A recent article written by Jonathan M.W.W. Chu and published in the Washington and Lee Journal of Energy, Climate, and the Environment takes another look at the role of intellectual property in green technology innovation.

Entitled “Developing and Diffusing Green Technologies: The Impact of Intellectual Property Rights and their Justification,” the piece covers much familiar ground including discussions of the meaning of green technology and traditional justifications for IP protections.

The article also touches on many green IP and climate change topics previously explored in more detail elsewhere such as the notion of technology as the solution to global warming, access to green technologies, international transfer of green technologies, and green patent fast track programs.

The main contribution of this piece is to break down green IP into what Chu calls “Technological IP” and “Non-Technological IP,” a division he draws from the TRIPS Agreement and an IP and climate change book by Professor Matthew Rimmer.

According to the article, Technological IP are rights in green technology, including patents, copyright in software code, semiconductor chip protection, trade secrets and know-how, while Non-Technological IP are rights in relation to green technology, such as trademarks around such technologies (what I call eco-marks), design rights, and other copyrights.

Chu posits that the two categories of green IP have different impacts on development and diffusion of green technologies.

On Technological IP and patents, the article stipulates that continued innovation will lead to lower costs but says “the more immediate and direct impact” of patents “still appears to negatively impact diffusion of the technology.”

More particularly, the article concludes that we are heading toward situations in which green patents will block key technologies:

[W]ith green technologies becoming more refined and focused, the narrowing of available technologies will increase the likelihood of a patent covering and controlling a single technology.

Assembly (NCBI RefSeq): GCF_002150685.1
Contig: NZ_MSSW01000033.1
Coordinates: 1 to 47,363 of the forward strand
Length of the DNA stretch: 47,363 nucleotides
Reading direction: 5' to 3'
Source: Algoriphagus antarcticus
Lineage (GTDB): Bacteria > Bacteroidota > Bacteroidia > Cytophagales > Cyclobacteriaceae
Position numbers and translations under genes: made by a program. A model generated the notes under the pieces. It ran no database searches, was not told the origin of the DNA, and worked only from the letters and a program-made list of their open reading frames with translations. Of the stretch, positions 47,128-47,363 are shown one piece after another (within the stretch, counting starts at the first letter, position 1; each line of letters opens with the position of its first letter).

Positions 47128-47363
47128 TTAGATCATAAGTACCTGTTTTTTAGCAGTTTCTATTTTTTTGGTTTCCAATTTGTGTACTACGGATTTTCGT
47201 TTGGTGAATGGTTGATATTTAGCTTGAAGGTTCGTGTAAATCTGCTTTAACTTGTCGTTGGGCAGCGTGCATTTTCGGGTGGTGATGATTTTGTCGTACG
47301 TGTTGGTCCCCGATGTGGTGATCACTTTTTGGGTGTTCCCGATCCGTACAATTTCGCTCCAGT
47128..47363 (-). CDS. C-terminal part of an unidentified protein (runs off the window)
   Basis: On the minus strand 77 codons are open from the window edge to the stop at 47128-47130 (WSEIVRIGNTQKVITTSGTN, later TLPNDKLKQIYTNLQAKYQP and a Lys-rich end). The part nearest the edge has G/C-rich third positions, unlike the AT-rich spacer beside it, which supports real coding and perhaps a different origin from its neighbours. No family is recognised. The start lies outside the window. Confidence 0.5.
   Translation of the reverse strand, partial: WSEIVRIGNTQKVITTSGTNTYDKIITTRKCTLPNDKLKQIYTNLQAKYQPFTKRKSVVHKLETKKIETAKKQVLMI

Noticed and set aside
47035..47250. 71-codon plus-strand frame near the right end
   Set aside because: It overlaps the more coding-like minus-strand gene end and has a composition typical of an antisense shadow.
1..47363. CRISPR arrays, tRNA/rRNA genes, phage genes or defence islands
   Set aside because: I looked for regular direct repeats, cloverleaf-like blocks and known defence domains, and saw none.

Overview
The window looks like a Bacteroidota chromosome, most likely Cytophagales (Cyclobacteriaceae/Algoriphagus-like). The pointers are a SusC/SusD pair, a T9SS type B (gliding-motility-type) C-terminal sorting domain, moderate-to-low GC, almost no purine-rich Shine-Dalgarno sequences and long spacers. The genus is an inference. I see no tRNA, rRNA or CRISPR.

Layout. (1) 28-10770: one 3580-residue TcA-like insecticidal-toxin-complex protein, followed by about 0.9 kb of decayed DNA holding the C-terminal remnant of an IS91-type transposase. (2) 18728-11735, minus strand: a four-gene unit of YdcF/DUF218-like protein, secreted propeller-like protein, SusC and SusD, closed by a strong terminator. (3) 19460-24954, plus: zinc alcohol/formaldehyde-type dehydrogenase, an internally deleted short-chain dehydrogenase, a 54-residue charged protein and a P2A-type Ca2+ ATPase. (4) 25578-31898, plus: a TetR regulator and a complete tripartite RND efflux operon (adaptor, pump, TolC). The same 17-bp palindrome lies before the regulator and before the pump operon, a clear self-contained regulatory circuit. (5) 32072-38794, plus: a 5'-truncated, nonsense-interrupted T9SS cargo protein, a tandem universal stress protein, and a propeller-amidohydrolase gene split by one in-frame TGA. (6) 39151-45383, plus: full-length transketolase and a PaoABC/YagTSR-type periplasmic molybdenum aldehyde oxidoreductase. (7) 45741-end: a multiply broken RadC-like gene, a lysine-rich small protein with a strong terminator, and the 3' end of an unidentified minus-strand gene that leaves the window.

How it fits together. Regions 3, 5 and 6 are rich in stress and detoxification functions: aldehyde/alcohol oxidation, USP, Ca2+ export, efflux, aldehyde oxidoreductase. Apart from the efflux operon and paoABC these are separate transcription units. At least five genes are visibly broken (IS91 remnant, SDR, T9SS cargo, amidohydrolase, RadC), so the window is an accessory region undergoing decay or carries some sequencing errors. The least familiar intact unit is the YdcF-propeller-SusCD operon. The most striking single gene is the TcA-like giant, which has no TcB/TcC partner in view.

On the one hand, Chu may be right that continuing incremental improvements could result in patents that cover a “single” technology. On the other hand, would that really be a problem?

For a very focused, and presumably narrow, patent the ability to control that patented technology means little when there are older, broader related technologies out there. Also, the narrower and more focused a patented invention is, the easier it is to design around it.

The piece also cites copyrights on ”Green Operation Software” necessary for operation of green technologies as an example of Technological IP that could hinder their development and diffusion.

Chu may be on firmer ground here, and the AMSC-Sinovel civil litigation in China and criminal case in the United States (see, e.g., here and here) involving software code for wind turbine control systems demonstrate the impact such copyrights can have in the cleantech industry.

On the other hand, copyrights in software protect only the specific code sequences, which can be written in different non-infringing ways to achieve the same functionality.

The article discusses green brands, including trademarks and certification marks, and concludes that they are having a positive impact on diffusion of green technologies. On this score, the piece notes that trademark rights translate into revenue (but so do patent rights, I would add) that can be used for further R&D, and the associated marketing is necessary for the diffusion of innovation.

I agree that certification marks such as ENERGY STAR are largely positive and effective in promoting green innovation by rewarding manufacturers that meet energy efficiency standards and aiding sales of products that lead to energy savings.

The article’s treatment of design rights is thin and conclusory, positing that they “should not pose any serious hurdle” to green tech innovation. The piece would have benefited from a more thorough and balanced discussion on this, including consideration of design patent litigation, such as the expensive battle between Nichia and Seoul involving four LED design patents, which included allegations of antitrust violations.

One need only look at the Apple-Samsung smartphone wars to understand that design patent rights can be very powerful.

While it could have been developed further, I like this article’s treatment of green IP as bifurcated into Technological IP and Non-Technological IP. It provides an interesting prism through which to view green IP and its role in green innovation.

Eric Lane is a patent attorney at McKenna Long & Aldridge LLP in San Diego and the author of Green Patent Blog. Mr. Lane can be reached at elane@mckennalong.com

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Walter’s contributions to CleanTechies over the past 4 years have been instrumental in growing the publications social media channels via his ongoing editorial and data driven strategies. He is the founder and managing director of Sunflower Tax, a renewable energy tax and finance consultancy based in San Diego, California. Active in the San Diego clean technology community, participating in events sponsored by CleanTech San Diego, EcoTopics, and Cleantech Open San Diego, Walter has also been a presenter at numerous California Center for Sustainability (CCSE) programs. He currently serves as an adjunct professor at the University of San Diego School of Law where he teaches a course on energy taxation and policy.

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